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Helping Seniors To Keep Their Cool All Summer Long

Although the spring season has only just gotten underway, we know that there are many Canadians who are already eagerly anticipating the summer. We have a little over two months for the summer to officially arrive, but it’s certainly not too early to begin planning our summer vacations.

As well, it’s definitely not too early to consider the very important safety precautions that should be taken to ensure that your elderly loved ones are kept safe during the year’s warmest months. As you’re likely aware, seniors are more susceptible to enduring health issues due to the heat than their younger counterparts. So, it’s wise to help them keep cool all summer long.

Seek the shade.

Thankfully, there are many buildings, trees and awnings out there that can give us all a little reprieve from the sun. When going outside with the senior in your life, be sure to visit locations where there is ample shade available. This is especially important during the times of the day when the sun’s rays are at their strongest. That’s generally between the hours of 10 a.m. and 4 p.m.

“When you’re outside, try to stick to the shade so you aren’t as exposed to the sun’s most intense rays,” advises Tim Watt of Sunrise Senior Living, “But staying shaded also applies to properly shielding your home from the sun…keep your house cool by keeping the curtains drawn and the sun out.”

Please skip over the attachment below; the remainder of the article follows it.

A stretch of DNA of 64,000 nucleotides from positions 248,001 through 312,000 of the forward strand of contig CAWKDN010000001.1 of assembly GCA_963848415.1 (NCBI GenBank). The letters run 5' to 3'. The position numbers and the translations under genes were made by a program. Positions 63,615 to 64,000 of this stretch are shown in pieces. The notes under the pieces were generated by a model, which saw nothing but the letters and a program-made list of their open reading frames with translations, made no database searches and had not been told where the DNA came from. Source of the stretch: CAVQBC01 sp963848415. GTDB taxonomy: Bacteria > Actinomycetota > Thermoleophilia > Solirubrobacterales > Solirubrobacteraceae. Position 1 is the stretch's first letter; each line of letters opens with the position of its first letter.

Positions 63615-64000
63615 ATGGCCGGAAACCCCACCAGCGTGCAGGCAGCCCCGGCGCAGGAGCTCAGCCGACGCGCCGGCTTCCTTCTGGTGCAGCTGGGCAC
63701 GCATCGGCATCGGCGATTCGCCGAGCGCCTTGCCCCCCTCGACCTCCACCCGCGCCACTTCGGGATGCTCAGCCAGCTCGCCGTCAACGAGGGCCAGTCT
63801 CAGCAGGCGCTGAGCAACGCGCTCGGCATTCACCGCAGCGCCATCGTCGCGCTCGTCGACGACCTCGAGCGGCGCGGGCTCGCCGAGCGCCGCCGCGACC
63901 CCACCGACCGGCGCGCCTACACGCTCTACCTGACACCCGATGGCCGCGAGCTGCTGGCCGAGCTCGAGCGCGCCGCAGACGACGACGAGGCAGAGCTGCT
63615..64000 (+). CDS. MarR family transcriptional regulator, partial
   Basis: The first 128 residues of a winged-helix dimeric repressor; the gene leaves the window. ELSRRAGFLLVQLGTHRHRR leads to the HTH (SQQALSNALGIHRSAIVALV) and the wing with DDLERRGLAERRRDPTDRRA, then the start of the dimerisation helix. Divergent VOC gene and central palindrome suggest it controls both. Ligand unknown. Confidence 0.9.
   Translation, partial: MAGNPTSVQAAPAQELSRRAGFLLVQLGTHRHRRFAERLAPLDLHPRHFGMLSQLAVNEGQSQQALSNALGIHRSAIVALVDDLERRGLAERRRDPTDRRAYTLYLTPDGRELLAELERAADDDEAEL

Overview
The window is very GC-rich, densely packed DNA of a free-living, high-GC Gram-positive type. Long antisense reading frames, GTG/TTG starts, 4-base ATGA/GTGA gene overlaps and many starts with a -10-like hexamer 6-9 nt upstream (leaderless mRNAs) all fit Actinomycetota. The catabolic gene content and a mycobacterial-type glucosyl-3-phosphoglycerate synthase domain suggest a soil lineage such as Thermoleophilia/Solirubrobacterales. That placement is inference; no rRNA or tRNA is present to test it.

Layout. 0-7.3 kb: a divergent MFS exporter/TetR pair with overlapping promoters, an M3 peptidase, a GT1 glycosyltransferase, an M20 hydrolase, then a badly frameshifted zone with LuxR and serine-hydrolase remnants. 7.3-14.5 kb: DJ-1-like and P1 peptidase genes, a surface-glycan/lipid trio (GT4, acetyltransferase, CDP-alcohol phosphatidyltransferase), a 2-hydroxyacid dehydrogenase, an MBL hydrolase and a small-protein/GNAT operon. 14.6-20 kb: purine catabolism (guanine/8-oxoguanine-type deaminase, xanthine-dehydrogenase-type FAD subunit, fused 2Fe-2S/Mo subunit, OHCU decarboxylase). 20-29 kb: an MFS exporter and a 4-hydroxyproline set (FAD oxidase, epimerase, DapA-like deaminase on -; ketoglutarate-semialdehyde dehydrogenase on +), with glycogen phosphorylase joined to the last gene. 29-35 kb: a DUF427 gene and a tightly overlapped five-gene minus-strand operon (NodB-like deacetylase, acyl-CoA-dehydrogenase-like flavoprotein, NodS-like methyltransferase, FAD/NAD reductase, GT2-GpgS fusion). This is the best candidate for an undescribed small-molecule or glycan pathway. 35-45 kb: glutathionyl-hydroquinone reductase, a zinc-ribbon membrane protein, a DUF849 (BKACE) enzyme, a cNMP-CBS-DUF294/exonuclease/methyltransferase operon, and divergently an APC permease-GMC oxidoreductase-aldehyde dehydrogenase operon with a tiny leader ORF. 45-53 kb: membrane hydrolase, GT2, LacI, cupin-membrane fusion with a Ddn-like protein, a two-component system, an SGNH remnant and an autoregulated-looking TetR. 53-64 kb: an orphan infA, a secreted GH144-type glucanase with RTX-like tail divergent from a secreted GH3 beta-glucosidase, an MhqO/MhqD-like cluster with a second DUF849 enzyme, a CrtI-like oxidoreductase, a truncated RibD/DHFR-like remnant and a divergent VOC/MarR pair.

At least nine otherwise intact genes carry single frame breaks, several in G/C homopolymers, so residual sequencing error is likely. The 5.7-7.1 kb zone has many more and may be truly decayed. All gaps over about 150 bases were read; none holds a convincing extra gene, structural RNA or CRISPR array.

Stay hydrated.

This is a good piece of advice for people of all ages. Naturally, warmer weather creates perspiration. And the more you sweat, the more your body needs to replenish its fluids. According to Comfort Keepers, seniors with such medical issues as lung disease, kidney disease or any other illness that causes general illness or fever need to be extra vigilant during the summer in staying hydrated and keeping cool.

“Dressing in cool, lightweight clothing; taking frequent breaks in cool, air-conditioned locations; drinking plenty of fluids while avoiding caffeine, alcohol, and sugary drinks; wearing well-ventilated shoes; and scheduling outdoor activities during the cooler hours of the day are steps seniors and other adults can take to prevent heat injuries,” says the site.

Watch out for signs of distress.

There’s no one better than your elderly loved one to tell you how the heat is impacting his/her health. Sometimes, the signs of distress aren’t verbal. So pay close attention to the older adult in your life and look out for moody behaviour, dry skin with no sweat, headaches, fainting, trouble breathing, nausea or vomiting.

“Educate yourself on the signs of the condition known as hyperthermia,” says Watt, “This is when the body gets too hot and can result in life threatening conditions, including heat stroke. If you know the warning signs, you could save a life, or even your own.”

The Advantage Home Health Solutions team is committed to helping seniors enjoy the upcoming summer. If you have any questions about our mobility solutions, please don’t hesitate to give us a call at 403-460-5438. You may also email us by filling out the form on our Contact page!

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